Jake Lever gestures during Melbourne's clash against Adelaide in round four, 2024. Picture: AFL Photos

CARLTON, get set for 'Operation Limit Lever'.

The Blues' forward line will have a significant brief when they take on an in-form Demons outfit to begin round nine. And it won't necessarily involve goals.

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Jake Lever's dominance in a defensive post has played an influential part in the Demons' recent success. But it's been particularly troubling for a Carlton team that's had difficulty in finding a counter in previous years.

Tom McDonald's renewed form in recent weeks – he kept Cats superstar Jeremy Cameron goalless last Saturday night – has allowed Lever the freedom to have a much larger offensive impact on games this season. And, on Thursday evening, he'll have the chance to roam free once more against his favourite opposition.


According to Champion Data, Lever has averaged 9.8 intercept possessions across his nine career games against the Blues. It's his best return against any side. Furthermore, in three matches against Carlton last season, he averaged four intercept marks and 11 intercept possessions per game.

It's a worrying trend for the Blues, made all the more daunting by the fact an in-form Lever's last fortnight has already involved 24 disposals and 12 intercepts in a win over Geelong and 26 disposals and 15 intercepts in a commanding victory against Richmond.

Melbourne has traditionally used Lever in a rather unique way whenever he's faced Carlton. According to Champion Data, in his last five outings against the Blues, his most prominent matchups have been Matt Owies twice, Jack Silvagni, Jesse Motlop and Matthew Kennedy.

Jake Lever (left) and Steven May in action during the match between Melbourne and Brisbane at the MCG in round five, 2024. Picture: AFL Photos

Taking on a much smaller opponent has given Lever the responsibility to drift off, intercept and affect the game offensively with the Demons handing Carlton's more imposing forwards – Harry McKay and Charlie Curnow – to other lockdown defenders.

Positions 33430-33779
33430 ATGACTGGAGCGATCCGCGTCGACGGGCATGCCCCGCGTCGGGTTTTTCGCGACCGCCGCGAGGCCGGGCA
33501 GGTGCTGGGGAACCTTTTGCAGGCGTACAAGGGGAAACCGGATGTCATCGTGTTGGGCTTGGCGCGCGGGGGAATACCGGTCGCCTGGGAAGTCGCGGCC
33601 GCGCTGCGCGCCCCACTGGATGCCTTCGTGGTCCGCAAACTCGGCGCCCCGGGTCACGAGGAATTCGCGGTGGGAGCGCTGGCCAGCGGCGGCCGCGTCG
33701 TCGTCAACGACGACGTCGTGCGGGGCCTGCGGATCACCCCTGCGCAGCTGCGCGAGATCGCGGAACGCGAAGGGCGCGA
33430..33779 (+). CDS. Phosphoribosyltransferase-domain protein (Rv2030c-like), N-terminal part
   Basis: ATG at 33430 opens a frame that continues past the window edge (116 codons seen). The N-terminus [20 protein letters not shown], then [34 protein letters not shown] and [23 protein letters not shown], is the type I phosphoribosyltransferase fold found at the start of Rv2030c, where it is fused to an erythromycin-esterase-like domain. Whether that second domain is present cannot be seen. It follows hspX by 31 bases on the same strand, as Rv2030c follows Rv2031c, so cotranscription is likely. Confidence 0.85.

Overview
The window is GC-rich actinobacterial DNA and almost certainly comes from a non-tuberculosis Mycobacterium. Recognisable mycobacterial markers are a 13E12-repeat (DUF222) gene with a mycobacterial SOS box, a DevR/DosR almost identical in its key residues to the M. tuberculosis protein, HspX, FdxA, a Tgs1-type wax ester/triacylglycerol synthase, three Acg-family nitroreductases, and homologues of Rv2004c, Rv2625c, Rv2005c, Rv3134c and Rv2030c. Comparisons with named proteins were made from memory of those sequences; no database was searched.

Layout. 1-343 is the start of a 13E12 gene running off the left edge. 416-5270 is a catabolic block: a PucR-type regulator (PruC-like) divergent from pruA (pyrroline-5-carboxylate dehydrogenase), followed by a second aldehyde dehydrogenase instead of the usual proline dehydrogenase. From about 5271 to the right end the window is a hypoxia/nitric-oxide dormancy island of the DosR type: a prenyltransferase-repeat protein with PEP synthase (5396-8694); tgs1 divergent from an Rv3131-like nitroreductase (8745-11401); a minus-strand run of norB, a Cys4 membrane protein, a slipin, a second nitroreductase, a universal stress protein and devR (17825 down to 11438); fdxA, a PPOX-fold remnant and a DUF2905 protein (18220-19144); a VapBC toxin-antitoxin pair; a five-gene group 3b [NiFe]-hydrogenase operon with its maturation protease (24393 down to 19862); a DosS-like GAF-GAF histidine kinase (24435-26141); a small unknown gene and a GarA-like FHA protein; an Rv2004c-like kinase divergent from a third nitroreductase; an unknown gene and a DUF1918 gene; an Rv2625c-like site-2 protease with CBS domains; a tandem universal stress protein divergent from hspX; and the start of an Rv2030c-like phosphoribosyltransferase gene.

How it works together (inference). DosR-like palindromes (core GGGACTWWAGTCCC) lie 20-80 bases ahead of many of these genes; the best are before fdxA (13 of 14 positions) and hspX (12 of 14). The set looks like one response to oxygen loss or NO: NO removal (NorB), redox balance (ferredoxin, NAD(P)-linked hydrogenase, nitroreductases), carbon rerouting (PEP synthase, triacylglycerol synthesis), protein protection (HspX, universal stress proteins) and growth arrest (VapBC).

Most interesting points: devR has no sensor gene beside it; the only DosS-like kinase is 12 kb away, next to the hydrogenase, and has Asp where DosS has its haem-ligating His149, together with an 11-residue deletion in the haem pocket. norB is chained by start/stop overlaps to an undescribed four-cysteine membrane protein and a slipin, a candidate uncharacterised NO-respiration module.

Melbourne's had the ability to do that thanks to Steven May's success in thwarting Curnow – the back-to-back Coleman Medal winner and the current Coleman Medal leader – across recent seasons.

Curnow has kicked just five goals from his last four games against the Demons (an average of 1.2 per game), dating back to the start of 2022. In that same period, he's kicked 165 goals from 52 games (an average of 3.1 per game) against everyone else.

Charlie's Demons


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R12, 2023

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According to Champion Data, May has been Curnow's primary opponent in the last three of those four matches. Harrison Petty was the other back in 2022, when May went to McKay.

It points towards May again taking Curnow on Thursday evening, with McDonald likely manning McKay and leaving Lever to be freed up elsewhere.

Similar to Lever, May's form this season has been outstanding. Champion Data notes he has not been out-marked once from the 19 one-on-one contests he's defended. It leaves him in rare company, with Carlton's Jacob Weitering and St Kilda's Cal Wilkie the only others to have gone 19 contests without being out-marked this year.

May also defended 21 contests on Curnow last season, losing just two. It means that while the Carlton superstar's contest win-rate was 40 percent last year, it dipped to just 9.5 percent while matched on Melbourne's gun full-back.


Carlton's potential success in ultimately negating Lever, and ensuring the best possible outcomes for Curnow and McKay, could come down to the speed and execution of their ball use and their decision making higher up the field.

Champion Data stats show that both Curnow and McKay have been targeted 66 times inside-50 this season, ranked equal as the most in the League. However, due to Carlton's propensity to kick to them while outnumbered, Curnow's retention rate (44 percent) is way down at No.24 in the AFL while McKay's (42 percent) ranks No.31.

Charlie Curnow and Harry McKay during the round three match between North Melbourne and Carlton at Marvel Stadium, March 29, 2024. Picture: AFL Photos

But when targeted in one-on-one contests, when they're isolated as opposed to in a pack or facing an outnumber, McKay's win-rate (48 percent) rises to No.6 in the competition while Curnow's (40 percent) ranks No.8 in the AFL.

Can the Blues find their forwards?


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Indeed, speaking on Wednesday about the challenge May, Lever, McDonald and the entire Melbourne backline would provide, Carlton coach Michael Voss said Carlton's forwards would need to test them through their patience in possession.

"It's probably having, first and foremost, the same attitude the other way," Voss said.

"That's the game that they provide for you. You have to work your way through that and you have to be patient and also seek your opportunities when you need to. Clearly, their defensive structures are very strong. They've shown that, not just over a short-term, but over a very long period of time.

"What I admire about Melbourne is their discipline to get their roles done. They know who they are and what they bring and they stay true to it. For us, we need to be able to make sure we understand that. That's the environment we're walking into, but we've got to bring a similar approach and take our opportunities when we get them."